The message was clear and avoided the inarticulate chuntering that has followed previous ‘protests.’ It pleaded with those involved with Stan Kroenke that this model of ownership has done nothing to align itself with the manifesto that was used when Stan was in the throes of purchasing all shares of Arsenal FC.

That manifesto said that they were in it to make Arsenal a European giant, a perennial contender.

Now, just like the #WeCareDoYou message states, we are further away from that than ever.

We are about to embark on our third successive Europa League campaign.

We are a huge gulf away from competing for our own domestic title, never mind battling with the big guns for the Champions League trophy.

This is far removed from what we were promised when we moved to The Emirates. This is in stark contrast to the painting that KSE Holdings showed us – a supposed vision of our future under the Kroenke’s stewardship.

Do we have a right to voice our displeasure? Damn right we do, and the #WeCareDoYou movement made their first step in the most erudite way. It garnered such a  response with their fellow fans that it prompted Josh Kroenke to issue a statement on behalf of the ownership.

WeCareDoYou

This statement made promises again, one surrounding expensive signings. The use of the word ‘expensive’ was the wrong choice, as it peeled back the veil a little on the attitudes of the sterile Kroenke clan. They think that we just want them to spend money. They think we want them to shake fistfuls of currency at the club in a glib manner, just as long as the cash is flowing.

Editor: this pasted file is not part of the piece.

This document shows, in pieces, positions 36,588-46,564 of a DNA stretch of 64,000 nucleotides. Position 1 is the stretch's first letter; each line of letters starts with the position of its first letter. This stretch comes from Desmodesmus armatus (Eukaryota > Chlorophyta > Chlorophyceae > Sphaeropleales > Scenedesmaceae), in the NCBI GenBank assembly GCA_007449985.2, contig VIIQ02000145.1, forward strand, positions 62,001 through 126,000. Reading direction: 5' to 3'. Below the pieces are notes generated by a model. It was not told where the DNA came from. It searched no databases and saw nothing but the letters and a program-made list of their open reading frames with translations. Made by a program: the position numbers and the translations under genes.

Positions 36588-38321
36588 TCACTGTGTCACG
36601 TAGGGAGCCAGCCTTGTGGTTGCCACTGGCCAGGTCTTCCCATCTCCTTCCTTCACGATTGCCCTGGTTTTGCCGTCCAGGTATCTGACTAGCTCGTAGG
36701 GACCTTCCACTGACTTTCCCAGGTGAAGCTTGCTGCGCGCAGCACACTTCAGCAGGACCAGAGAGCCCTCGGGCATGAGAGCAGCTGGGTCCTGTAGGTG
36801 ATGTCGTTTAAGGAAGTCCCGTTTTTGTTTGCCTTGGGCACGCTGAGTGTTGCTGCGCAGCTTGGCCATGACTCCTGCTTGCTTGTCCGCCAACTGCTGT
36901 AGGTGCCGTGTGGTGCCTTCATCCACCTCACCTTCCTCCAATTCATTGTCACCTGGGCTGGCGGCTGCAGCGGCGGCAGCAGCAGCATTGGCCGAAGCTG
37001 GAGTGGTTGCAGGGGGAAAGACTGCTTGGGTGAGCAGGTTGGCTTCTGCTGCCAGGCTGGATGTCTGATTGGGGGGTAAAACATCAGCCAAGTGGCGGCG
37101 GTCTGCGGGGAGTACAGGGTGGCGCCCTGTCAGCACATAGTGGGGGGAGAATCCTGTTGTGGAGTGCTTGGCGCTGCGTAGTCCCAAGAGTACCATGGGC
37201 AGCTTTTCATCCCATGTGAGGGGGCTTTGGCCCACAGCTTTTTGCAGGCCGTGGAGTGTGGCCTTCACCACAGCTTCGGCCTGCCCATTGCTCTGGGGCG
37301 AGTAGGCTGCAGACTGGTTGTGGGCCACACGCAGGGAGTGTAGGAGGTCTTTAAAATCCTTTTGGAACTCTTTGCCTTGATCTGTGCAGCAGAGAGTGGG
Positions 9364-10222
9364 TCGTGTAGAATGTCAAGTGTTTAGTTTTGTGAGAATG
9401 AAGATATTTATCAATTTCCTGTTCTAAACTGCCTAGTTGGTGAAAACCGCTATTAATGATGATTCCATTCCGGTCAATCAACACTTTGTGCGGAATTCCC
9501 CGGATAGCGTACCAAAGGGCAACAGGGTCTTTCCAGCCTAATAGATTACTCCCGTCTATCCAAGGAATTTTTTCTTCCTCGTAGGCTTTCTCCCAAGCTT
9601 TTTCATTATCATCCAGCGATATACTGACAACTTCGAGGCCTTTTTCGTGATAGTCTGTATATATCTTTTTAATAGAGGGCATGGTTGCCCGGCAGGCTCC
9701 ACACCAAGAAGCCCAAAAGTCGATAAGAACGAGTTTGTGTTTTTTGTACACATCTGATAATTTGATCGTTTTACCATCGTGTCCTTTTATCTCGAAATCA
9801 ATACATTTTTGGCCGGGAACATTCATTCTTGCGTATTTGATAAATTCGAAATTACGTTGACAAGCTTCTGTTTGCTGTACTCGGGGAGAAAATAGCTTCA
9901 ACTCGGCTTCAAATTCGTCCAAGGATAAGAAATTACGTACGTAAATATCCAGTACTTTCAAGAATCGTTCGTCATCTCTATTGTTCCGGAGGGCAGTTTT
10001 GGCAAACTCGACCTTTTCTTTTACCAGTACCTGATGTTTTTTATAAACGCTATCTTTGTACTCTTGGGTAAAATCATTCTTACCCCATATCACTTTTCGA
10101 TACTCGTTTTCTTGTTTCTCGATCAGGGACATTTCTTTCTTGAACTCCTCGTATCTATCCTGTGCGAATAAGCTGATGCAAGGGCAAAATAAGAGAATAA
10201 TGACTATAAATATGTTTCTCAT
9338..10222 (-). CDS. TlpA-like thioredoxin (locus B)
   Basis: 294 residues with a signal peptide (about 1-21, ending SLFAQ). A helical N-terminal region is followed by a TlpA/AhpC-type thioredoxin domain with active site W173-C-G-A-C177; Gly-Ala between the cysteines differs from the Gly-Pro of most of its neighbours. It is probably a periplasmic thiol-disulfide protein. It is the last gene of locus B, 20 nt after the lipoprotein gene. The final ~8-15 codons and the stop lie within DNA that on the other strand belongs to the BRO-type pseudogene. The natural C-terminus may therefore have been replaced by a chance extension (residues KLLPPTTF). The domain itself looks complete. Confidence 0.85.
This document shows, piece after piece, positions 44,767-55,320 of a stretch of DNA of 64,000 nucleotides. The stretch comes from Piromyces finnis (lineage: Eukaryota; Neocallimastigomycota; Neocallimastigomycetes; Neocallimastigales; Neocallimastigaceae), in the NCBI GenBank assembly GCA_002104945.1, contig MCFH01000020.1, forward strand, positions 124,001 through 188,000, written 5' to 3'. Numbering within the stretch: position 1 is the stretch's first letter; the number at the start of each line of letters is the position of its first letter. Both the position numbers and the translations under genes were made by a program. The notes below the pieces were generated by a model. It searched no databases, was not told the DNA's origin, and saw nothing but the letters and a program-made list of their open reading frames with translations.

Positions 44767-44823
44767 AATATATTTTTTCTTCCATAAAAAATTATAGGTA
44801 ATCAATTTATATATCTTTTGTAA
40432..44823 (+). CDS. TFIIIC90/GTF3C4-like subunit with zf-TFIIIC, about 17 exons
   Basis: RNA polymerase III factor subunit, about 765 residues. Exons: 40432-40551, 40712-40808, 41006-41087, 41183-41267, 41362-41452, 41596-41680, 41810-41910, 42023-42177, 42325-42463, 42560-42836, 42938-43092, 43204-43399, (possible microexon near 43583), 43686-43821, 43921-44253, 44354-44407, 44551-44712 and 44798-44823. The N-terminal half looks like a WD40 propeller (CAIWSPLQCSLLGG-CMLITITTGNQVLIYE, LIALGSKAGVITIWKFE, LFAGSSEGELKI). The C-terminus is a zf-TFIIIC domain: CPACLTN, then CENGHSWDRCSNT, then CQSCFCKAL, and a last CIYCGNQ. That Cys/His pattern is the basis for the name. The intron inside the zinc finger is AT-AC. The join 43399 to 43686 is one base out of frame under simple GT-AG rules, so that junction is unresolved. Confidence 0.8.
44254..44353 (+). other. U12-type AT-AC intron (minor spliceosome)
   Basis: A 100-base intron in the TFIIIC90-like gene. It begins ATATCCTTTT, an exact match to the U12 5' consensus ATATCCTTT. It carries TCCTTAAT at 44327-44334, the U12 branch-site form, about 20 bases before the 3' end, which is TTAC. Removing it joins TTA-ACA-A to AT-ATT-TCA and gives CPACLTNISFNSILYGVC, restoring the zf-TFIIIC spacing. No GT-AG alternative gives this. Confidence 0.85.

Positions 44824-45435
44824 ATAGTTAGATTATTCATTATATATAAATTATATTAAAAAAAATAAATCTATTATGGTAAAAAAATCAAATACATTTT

Wrong. We want our club to compete in the transfer market, but we don’t want to be over-reliant on the Americans, nor any other. We just want what was promised to us, and what is justified for a club on our scale.

A scale that will soon start to shrink in terms of modern football powerhouses.

The #WeCareDoYou statement said that further steps would be taken should this abject approach continue, as we skate blithely toward ignominy. It is quite infuriating as we see our rivals go out and throw their weight around, and we continue to avoid strengthening to such a degree that weaknesses in the team remain even when they stare us all blankly in the face.

We want an ownership who cares, much like the hashtag infers. We want to be ushered into this new generation we all envisioned with an enthusiasm, rather than the coasting nature that we have all been privy to.

Even in our biggest matches, we see hide nor hair of Kroenke. We seem to be a mere trophy on the walls of Kroenke’s office, ignoring us as he plays with his precious LA Rams. His collection of sports teams is quite extensive, but most currently tread water. It is quite terrifying how we seem to be circling the drain to obscurity in the last few years, much like they did too.

The Denver Nuggets, Colorado Avalanche, Colorado Rapids and a few more are currently in his pocket. These clubs, LA Rams aside, have not been near a trophy for quite some time.

We are dealing well with the loss of the lucrative Champions League revenue, but when our rivals are proactively strengthening their teams whenever weakness is perceived, it then sees us lag behind even more, rather than aiming to catch up.